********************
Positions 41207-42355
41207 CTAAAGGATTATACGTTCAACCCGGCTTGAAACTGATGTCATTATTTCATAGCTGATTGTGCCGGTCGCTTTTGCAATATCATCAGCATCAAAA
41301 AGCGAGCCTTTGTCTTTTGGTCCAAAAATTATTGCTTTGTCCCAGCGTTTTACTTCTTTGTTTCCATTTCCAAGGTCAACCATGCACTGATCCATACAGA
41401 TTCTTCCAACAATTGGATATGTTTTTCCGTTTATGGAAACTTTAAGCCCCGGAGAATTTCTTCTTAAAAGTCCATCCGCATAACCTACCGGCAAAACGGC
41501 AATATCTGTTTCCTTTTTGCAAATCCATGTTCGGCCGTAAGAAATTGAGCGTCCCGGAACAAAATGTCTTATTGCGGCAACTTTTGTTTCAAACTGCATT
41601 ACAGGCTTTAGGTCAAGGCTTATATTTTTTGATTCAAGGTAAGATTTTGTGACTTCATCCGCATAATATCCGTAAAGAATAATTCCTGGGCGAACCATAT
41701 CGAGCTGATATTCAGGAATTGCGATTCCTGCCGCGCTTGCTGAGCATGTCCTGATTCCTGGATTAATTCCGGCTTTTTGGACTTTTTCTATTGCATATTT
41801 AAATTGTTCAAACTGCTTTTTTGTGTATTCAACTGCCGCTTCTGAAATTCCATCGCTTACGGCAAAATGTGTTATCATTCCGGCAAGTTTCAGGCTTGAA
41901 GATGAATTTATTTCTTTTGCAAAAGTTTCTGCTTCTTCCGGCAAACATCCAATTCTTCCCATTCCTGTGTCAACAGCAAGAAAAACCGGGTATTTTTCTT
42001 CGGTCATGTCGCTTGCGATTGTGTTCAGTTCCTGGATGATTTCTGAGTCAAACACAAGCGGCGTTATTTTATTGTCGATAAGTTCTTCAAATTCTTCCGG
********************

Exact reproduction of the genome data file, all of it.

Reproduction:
Positions 41207-42355
41207 CTAAAGGATTATACGTTCAACCCGGCTTGAAACTGATGTCATTATTTCATAGCTGATTGTGCCGGTCGCTTTTGCAATATCATCAGCATCAAAA
41301 AGCGAGCCTTTGTCTTTTGGTCCAAAAATTATTGCTTTGTCCCAGCGTTTTACTTCTTTGTTTCCATTTCCAAGGTCAACCATGCACTGATCCATACAGA
41401 TTCTTCCAACAATTGGATATGTTTTTCCGTTTATGGAAACTTTAAGCCCCGGAGAATTTCTTCTTAAAAGTCCATCCGCATAACCTACCGGCAAAACGGC
41501 AATATCTGTTTCCTTTTTGCAAATCCATGTTCGGCCGTAAGAAATTGAGCGTCCCGGAACAAAATGTCTTATTGCGGCAACTTTTGTTTCAAACTGCATT
41601 ACAGGCTTTAGGTCAAGGCTTATATTTTTTGATTCAAGGTAAGATTTTGTGACTTCATCCGCATAATATCCGTAAAGAATAATTCCTGGGCGAACCATAT
41701 CGAGCTGATATTCAGGAATTGCGATTCCTGCCGCGCTTGCTGAGCATGTCCTGATTCCTGGATTAATTCCGGCTTTTTGGACTTTTTCTATTGCATATTT
41801 AAATTGTTCAAACTGCTTTTTTGTGTATTCAACTGCCGCTTCTGAAATTCCATCGCTTACGGCAAAATGTGTTATCATTCCGGCAAGTTTCAGGCTTGAA
41901 GATGAATTTATTTCTTTTGCAAAAGTTTCTGCTTCTTCCGGCAAACATCCAATTCTTCCCATTCCTGTGTCAACAGCAAGAAAAACCGGGTATTTTTCTT
42001 CGGTCATGTCGCTTGCGATTGTGTTCAGTTCCTGGATGATTTCTGAGTCAAACACAAGCGGCGTTATTTTATTGTCGATAAGTTCTTCAAATTCTTCCGG